Monday, May 27, 2024

Get Fired Up

This week’s parsha opens with the high ideal we are to live with: “Zos chukas haTorah, adam ki yomus ba’ohel.” The people whose souls are fused to Torah throw off physical mantles. They concentrate their lives on Torah and seek to shun activities that do not contribute to spiritual growth.

The first Rashi of the parsha quotes the Medrash Tanchuma, which states that the Soton and nations of the world mock us and ask for the rationale of this mitzvah. Therefore, says Rashi, the Torah spells out that Parah Adumah is a chok, a gezeirah min haShomayim, and we are not permitted to question it.

The nations of the world, and those who mock us and attempt to steer us from the path of our forefathers, question us and our practices. They say that the mitzvos are backward and without reason. We don’t answer them. We don’t try to explain it to them. We reinforce to ourselves that we are following the word of Hashem, which is a chok. This way, we are able to succeed and flourish in a world of sheker.

A lion once encountered a chicken and began to choke it. “Why are you trying to kill me?” the chicken called out to the lion. “I never hurt you. You don’t know me. Why are you doing this to me?”

The lion looked at the poor little chicken it held in its grasp and responded, “Do you know why I am doing this? Because I can!”

Thankfully, today the attitudes of many of our neighbors have changed and the Jewish people are afforded freedom around the world. But for centuries on end, the nations of the world treated us the way that lion treated the chicken. They tortured and tormented us. They doubted our loyalty and intelligence. They asked us many questions. The Torah tells us not to bother answering, and not to engage in debates. Their intent is only to mock us; we gain nothing by engaging them.

Additionally, Torah, as the ultimate wisdom, doesn’t operate with the conventional rules. The logic of the Torah defies explanation. We accept chukim as well as mishpotim, recognizing that we are bound to the chok, the bond of Torah living, which goes beyond reason and logic.

Torah greatness and fidelity aren’t born of brilliance, but of toil, purity and diligence. Rav Elazar Menachem Man Shach zt”l would often quote from the sefer Sheim Hagedolim, which says that before Rashi set out to write his landmark peirush, he traveled extensively to ascertain whether a better peirush than he envisioned existed. It was only after he was unable to find any extant exposition explaining the Torah that he set out to write the classic peirush that has endured until this day.

As Rashi wrote his work, he fasted hundreds of taaneisim to ensure that his words would help propel people to the truth.

Rav Shach would weep as he would recount this, because to him, this anecdote represented all that is right and true about our mesorah. It underscores the fact that chochmas haTorah isn’t about reason alone, but also about humility coupled with commitment to the truth and mesorah.

Rav Aharon Kotler, in Mishnas Rav Aharon Ahl HaTorah (Parshas Korach), discusses the important role of shevet Levi in Klal Yisroel, separated for greatness from the rest of the klal, performing the avodah of the Mishkon and ruling on halachic matters, as the posuk says, “Yoru mishpotecha leYaakov veSorascha l’Yisroel” (Devorim 32:10). In order to perform their duties and maintain their lofty spiritual levels, they were not given land portions in Eretz Yisroel along with everyone else. This way, they were not encumbered with taking care of their property. For their livelihood, Hashem had the rest of the people give maaser rishon to the Leviim and 24 matnos kehunah to the Kohanim.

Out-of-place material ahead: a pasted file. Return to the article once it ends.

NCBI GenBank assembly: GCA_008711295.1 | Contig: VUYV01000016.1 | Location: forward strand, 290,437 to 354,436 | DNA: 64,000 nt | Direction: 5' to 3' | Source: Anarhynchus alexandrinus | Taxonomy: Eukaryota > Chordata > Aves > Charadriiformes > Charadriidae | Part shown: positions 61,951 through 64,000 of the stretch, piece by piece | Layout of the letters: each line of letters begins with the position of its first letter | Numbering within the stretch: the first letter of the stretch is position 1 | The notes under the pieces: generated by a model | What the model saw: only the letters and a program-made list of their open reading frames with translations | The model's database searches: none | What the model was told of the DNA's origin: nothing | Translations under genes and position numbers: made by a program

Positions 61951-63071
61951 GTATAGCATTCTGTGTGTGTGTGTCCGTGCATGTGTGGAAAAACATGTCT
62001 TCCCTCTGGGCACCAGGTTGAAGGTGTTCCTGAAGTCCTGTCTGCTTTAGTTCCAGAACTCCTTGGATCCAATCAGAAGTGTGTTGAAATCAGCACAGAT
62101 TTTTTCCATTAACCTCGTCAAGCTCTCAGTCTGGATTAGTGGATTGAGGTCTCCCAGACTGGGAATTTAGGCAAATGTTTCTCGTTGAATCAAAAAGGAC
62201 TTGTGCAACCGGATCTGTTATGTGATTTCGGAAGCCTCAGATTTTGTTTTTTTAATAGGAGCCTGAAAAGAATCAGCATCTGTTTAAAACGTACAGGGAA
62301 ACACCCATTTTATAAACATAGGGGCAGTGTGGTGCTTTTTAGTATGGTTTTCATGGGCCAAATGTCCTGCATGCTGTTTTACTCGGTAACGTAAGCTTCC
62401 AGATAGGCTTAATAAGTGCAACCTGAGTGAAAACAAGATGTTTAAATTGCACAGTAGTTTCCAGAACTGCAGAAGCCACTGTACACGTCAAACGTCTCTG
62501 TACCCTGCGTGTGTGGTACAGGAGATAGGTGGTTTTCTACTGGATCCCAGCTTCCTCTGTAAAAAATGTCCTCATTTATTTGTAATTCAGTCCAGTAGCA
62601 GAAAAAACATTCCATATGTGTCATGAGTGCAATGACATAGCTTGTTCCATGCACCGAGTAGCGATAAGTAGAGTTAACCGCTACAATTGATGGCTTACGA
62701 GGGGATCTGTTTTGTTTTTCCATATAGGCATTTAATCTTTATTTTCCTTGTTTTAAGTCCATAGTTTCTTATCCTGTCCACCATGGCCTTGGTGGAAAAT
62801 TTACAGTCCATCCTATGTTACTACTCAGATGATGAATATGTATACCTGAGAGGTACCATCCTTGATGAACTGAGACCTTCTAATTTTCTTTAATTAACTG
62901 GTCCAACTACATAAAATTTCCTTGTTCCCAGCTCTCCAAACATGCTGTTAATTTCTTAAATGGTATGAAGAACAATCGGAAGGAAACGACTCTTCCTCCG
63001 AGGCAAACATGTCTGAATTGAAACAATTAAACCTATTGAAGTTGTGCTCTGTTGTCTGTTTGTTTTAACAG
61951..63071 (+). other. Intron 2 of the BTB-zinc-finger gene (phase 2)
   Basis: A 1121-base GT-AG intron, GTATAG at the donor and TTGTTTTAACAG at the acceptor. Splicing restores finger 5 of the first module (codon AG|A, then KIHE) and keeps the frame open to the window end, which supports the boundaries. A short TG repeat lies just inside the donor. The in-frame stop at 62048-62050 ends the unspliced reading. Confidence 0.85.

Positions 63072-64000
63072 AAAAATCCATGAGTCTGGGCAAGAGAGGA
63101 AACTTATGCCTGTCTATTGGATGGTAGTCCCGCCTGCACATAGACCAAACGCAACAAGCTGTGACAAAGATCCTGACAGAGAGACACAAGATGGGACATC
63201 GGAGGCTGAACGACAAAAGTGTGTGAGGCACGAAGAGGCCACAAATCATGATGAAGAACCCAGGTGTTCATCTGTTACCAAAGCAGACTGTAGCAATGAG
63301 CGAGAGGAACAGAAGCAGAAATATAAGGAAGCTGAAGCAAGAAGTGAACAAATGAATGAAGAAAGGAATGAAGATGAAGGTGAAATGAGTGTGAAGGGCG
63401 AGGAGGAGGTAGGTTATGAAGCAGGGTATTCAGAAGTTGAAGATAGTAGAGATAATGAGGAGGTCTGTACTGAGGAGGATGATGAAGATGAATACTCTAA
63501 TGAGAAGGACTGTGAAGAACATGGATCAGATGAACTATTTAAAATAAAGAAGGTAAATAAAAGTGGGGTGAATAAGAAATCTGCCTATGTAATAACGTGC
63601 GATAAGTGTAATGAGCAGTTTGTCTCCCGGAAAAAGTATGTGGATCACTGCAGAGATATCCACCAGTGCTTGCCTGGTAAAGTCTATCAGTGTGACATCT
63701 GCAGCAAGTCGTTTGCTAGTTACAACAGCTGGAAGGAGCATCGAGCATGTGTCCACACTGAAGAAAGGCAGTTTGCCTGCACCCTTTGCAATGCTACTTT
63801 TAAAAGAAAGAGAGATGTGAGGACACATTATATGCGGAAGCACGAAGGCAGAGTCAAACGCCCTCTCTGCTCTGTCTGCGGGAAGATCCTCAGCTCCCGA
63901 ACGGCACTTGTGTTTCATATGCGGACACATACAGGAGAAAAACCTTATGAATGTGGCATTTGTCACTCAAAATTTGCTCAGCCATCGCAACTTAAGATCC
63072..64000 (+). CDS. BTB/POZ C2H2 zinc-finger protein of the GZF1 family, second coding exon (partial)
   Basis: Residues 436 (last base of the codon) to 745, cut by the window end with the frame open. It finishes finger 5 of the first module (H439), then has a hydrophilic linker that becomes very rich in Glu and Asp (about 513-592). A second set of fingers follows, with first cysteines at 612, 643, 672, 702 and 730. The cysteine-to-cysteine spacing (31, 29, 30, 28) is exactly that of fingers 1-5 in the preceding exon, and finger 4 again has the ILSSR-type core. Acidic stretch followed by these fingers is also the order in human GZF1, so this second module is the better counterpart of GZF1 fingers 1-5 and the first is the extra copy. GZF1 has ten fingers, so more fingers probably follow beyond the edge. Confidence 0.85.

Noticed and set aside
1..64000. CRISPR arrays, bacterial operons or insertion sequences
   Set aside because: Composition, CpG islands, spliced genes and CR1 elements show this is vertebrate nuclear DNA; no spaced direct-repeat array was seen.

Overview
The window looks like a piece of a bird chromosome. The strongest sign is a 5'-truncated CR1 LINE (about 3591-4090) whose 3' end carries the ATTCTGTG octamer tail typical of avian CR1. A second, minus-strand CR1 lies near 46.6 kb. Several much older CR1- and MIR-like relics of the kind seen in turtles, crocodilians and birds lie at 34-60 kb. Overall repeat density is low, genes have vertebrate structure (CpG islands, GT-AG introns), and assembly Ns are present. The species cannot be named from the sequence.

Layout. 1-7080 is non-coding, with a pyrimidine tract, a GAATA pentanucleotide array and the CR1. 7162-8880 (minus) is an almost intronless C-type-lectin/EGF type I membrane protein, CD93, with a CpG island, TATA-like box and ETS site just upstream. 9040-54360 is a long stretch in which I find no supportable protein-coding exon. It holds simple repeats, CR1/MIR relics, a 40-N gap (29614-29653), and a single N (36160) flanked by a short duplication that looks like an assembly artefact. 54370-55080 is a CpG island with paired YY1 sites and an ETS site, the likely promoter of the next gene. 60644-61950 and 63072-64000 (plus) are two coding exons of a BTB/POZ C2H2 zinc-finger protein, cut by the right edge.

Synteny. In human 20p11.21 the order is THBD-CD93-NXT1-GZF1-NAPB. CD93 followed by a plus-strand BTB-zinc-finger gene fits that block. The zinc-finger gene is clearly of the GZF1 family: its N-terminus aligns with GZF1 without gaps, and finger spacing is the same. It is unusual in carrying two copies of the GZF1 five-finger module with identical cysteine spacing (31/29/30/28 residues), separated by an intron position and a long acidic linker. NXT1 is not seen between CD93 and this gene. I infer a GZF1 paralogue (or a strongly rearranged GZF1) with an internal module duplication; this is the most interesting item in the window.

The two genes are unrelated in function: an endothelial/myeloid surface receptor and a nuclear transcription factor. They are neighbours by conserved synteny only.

Rav Aharon asks that since this is the case, why were the Bnei Yisroel easily able to circumvent their terumah and maaser obligations? In effect, shevet Levi was at the constant mercy of their brethren. This could not have led to a calm situation, especially considering the fact that the reason for the terumos and maaseros – and that they didn’t own property – was so that they would not be worried about earning a livelihood.

Rav Aharon answers that since their role was to provide leadership in many areas, there was a danger that they would become haughty and view themselves as being on a different plane than everyone else. If they would be financially secure and not dependent on others, they would look down at others, which would cause them to be baalei ga’avah, detached from the people.

Since humility is a prerequisite for Torah growth, were they to become haughty they wouldn’t be able to achieve greatness. Additionally, in order to pasken properly, siyata diShmaya is required. Since Hashem detests those who are conceited, as the posuk states, “Toavas Hashem kol gevah lev,” they would lose their ability to properly understand Torah and rule on matters of halacha.

Therefore, they are provided for by the masses, but in such a way that forces them to maintain their humility. A person requires 48 levels of ethical perfection in order to succeed in Torah. Greatness in Torah is a gift from Hashem, conferred upon men of faith and humility. Torah is attained differently than any other knowledge.

Not only is greatness in Torah thought achieved differently than in other subjects, but communal leadership decisions are arrived at in a different way than they are in the outside world.